One of the oldest Christmas carols, going back at least to the early 1700s, has a curious comma in it. I daresay most carolers and children who have sung this holiday favorite think the lyric is God rest ye, merry gentlemen. But if you step back a moment, an obvious question arises: if the gentlemen are already merry, what need is there for God to give them rest?
Indeed, the next verse indicates the gents are in some “dismay.” The rest of the stanza reminds them of the Savior and being saved from “Satan’s power.” These are “tidings of comfort and joy.”
The actual lyric places the comma here: God rest ye merry, gentlemen. In other words, may God grant you rest and make you merry, you gentlemen who are bustling around full of anxiety over this and that, and forgetful of the true meaning of Christmas.
Anyone out there carrying around an excess of anxiety these days? Okay, you can all put your hands down now. (Reminds me of the Drew Carey joke: “Hate your job? There’s a group for that. It’s called Everybody, and we meet at the bar.”)
We all can use some merry rest! To get practical, may I make three December suggestions:
- Watch less news
None at all might be the best idea. You can catch up in January. Use the time to finally get around to that book you’ve wanted to read. Watch a holiday movie or two (yes, you can include Die Hard if you like). Mrs. B and I are listening to more classical music. We set the radio to KUSC, 91.5 FM in L.A., and leave it on in the background. So much more restful than the sniping prattle of the Fourth Estate.
- Do something for someone else
Let’s bring kindness back into fashion. Go out of your way to open a door for someone. Let that car go in front of you in the fast food line. If you walk by a cop, firefighter, paramedic or soldier, say, “Thank you.”
Donate to a charity.
“At this festive season of the year, Mr. Scrooge,” said the gentleman, taking up a pen, “it is more than usually desirable that we should make some slight provision for the poor and destitute, who suffer greatly at the present time. Many thousands are in want of common necessaries; hundreds of thousands are in want of common comforts, sir.”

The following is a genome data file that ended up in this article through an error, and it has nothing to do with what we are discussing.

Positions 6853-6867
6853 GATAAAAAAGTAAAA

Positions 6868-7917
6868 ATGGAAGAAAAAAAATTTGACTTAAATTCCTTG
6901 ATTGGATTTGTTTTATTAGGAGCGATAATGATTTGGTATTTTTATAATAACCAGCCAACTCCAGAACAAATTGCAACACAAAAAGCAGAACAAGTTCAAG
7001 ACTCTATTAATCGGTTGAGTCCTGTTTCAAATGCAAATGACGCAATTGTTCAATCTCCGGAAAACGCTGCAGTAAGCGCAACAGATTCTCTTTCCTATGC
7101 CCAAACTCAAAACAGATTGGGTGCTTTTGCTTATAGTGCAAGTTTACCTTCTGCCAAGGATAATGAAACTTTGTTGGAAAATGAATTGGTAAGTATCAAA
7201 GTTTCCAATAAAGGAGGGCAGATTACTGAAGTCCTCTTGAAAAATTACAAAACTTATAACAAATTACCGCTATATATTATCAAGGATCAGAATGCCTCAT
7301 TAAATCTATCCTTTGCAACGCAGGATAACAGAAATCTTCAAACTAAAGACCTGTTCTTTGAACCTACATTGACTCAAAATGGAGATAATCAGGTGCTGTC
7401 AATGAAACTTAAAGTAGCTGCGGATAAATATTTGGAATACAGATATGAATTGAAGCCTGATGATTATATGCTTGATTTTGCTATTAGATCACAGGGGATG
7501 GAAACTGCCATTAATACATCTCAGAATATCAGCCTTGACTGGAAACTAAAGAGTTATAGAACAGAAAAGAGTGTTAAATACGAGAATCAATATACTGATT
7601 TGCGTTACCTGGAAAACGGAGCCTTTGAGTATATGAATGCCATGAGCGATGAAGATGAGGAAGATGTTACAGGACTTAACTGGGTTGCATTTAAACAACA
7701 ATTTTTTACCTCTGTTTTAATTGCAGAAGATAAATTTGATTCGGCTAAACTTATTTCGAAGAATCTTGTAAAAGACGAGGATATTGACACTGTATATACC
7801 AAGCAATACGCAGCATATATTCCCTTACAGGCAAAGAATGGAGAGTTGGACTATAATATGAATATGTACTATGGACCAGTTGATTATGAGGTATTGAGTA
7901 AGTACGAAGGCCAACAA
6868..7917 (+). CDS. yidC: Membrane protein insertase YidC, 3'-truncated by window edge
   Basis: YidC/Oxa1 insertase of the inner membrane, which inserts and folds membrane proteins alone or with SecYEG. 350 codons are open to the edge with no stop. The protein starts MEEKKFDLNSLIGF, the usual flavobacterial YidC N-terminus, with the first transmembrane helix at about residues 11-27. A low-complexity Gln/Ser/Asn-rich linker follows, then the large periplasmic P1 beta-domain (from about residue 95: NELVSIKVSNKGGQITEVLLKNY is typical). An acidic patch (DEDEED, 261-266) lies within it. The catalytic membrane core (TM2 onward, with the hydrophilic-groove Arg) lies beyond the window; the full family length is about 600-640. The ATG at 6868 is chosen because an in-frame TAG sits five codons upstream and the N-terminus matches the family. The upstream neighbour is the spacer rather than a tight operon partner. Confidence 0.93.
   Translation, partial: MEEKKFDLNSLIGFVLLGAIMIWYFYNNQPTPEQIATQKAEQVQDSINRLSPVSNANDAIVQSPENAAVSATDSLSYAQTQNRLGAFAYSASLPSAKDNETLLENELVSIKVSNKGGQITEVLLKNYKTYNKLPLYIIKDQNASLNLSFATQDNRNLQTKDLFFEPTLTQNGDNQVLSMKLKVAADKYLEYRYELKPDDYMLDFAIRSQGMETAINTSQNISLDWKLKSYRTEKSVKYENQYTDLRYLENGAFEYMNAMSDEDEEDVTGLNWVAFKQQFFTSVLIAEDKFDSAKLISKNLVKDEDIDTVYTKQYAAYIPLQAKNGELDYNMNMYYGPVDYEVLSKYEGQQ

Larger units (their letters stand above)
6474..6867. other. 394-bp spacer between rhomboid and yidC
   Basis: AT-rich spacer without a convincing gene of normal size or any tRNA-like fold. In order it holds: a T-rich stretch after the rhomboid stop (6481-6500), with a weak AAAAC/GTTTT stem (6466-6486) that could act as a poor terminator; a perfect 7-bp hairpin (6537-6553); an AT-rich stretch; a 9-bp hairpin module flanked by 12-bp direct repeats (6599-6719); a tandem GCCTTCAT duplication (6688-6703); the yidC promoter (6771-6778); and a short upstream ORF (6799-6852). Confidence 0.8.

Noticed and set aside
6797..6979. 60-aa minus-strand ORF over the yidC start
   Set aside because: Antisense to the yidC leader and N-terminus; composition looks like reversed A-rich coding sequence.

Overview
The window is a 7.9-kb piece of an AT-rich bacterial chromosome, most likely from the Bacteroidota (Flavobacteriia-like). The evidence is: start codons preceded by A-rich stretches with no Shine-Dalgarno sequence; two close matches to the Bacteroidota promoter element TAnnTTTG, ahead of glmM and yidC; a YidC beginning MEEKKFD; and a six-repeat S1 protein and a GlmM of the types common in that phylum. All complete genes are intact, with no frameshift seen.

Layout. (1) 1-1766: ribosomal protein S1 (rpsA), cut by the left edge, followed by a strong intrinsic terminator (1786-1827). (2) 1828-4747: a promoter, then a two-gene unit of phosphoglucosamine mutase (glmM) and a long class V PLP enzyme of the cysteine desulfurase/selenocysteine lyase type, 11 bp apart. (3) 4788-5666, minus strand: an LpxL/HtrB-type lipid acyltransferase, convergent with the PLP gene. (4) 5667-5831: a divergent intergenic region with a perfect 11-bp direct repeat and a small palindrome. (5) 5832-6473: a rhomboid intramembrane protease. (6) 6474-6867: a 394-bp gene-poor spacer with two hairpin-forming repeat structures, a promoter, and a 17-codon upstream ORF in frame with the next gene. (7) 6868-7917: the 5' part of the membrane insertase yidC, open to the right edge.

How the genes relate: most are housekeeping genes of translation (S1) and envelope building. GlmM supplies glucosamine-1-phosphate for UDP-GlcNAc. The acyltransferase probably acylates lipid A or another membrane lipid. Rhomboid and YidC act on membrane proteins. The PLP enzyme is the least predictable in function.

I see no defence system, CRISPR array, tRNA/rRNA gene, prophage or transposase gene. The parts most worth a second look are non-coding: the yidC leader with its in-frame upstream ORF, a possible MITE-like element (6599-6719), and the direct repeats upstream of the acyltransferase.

- Write a blessings letter
Your grandmother used to tell you, “Count your blessings.” Take some time to write them down. I know it is harder for some than others. Suffering is part of our world, and always will be. But reminding ourselves of what we can be thankful for is a healing balm. Indeed, studies over the past decade have found that people who consciously count their blessings tend to be happier and less depressed. Anybody up for that?
We’ve just been through a year like no other in our lifetime, and up ahead things look foggy still. Let’s resolve to do 2021 the pulp fiction way:
Keep Calm and Type On
We now bring the curtain down on another year at Kill Zone. Can you believe it? We’ve been here since August, 2008! A pause to catch our collective breath is called for, so tomorrow we begin our annual two-week hiatus. See you right back here on January 4.
Until then, God rest ye merry, TKZers!